Car free, carefree and in desperate need of a lift
Last year, I resolved to buy a car.
My enthusiasm quickly evaporated, however, when I actually started poring through the classifieds and realised the whole thing was going to cost me a substantial amount of cash.
I also became terrified of getting stiffed by some crisp-collared sales-jerk or a bunch of snakes in a floral-print dress disguised as a sweet old lady.
Since then, I have resorted to that special trick we all employ when we fail at something - pretending everything worked out for the best.
These days, I get to tell all my iron horse-owning friends how they’re all chumps because not owning a car is actually fantastic.
It makes me feel like the modern equivalent of the explorers of yore as I walk places and occasionally stop because it’s too hot or I’ve spotted money on the ground.
To be honest, I casually tell them, the fact that other people already own cars really puts me off them.
When I was 17, I crashed into some sort of charity van because I was distracted by one of those costumed Eagle Boys “pizza deal” sign-waving people. What’s to stop some thin’n'crispy-fiend from ploughing into my vehicle in a similar manner?
On a side note, the van wasn’t full of puppies or anything, just food for the homeless.
Statistically, if you never drive, you’re less likely to die behind the wheel - unless you get stabbed behind a ferris wheel. That happens occasionally. There’s also a reduced risk of losing a high-stakes race in an abandoned aqueduct.
It’s also worth noting that my carbon footprint is tiny. By the time I’m 35, I’ll have an entire Amazon-worth of carbon credits stored up, which will come in handy if I ever need to dump a barrel-load of toxic waste in the woods or drive a Hummer.
And look, I really don’t mind catching the train. It doesn’t matter that it’s unjustifiably expensive and endlessly draws money from me like the giant, soul-eating metal leech that is.
Public transport gives me something to complain about every day, which the voices in my head tell me is a vital part of sanity retention. You have your “engine troubles” and I’ve got my “56-year-old man playing Celine Dion too loud”. The whole process gives me an extra 30 minutes each day to judge people.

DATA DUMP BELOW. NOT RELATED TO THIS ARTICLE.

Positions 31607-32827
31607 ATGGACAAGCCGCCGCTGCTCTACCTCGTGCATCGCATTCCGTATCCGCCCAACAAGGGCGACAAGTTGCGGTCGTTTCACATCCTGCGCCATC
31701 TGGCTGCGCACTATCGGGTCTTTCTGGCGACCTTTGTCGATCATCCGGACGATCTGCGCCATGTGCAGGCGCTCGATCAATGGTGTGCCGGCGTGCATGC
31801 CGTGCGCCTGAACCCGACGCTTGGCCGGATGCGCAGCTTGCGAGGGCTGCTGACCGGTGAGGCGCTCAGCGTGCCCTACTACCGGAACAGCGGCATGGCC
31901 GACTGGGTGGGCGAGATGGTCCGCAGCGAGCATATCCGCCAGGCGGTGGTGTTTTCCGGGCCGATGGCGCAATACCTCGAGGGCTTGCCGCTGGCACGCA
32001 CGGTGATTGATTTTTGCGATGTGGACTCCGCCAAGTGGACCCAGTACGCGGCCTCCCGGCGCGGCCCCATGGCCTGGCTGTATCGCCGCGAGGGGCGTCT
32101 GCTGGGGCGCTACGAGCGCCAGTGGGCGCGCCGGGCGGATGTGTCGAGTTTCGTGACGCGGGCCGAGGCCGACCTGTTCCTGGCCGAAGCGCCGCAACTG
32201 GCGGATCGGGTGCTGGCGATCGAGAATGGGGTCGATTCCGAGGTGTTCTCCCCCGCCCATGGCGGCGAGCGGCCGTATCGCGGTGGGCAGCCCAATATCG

Yes, friends, freedom is truly mine. For instance, I can laugh at penises drawn in window dust because I know it will never happen to me.
Also, if I leave my shoes in my driveway overnight, I don’t have to worry about people keying them - at least until I get to that age where I’m scared of youths and put padlocks on everything.
I will concede, however, that having boot space would be pretty convenient. Having said that, what’s the point of carrying around cool stuff if nobody else can see it? If I’m carrying a guitar, skateboard or large bag of assorted sporting goods, I want to make damn sure they’re visible so you have to assume I know how to use them.
And one day, when you’re sitting in traffic, imagining all the cars in front of you being incinerated like in that scene in Independence Day, I’ll be walking past you, smiling and whistling some non-descript walking tune. Even though you’ll ultimately reach your destination 500 times faster than me, I’ll always have that moment.
In the meantime, can one of you give me a lift home real quick? Thanks heaps. I’ll owe you one.
Read all about it
Up to the minute Twitter chatter
The latest and greatest
Good morning Punchers. After four years of excellent fun and great conversation, this is the final post…
I have had some close calls, one that involved what looked to me like an AK47 pointed my way, followed…
In a world in which there are still people who subscribe to the vile notion that certain victims of sexual…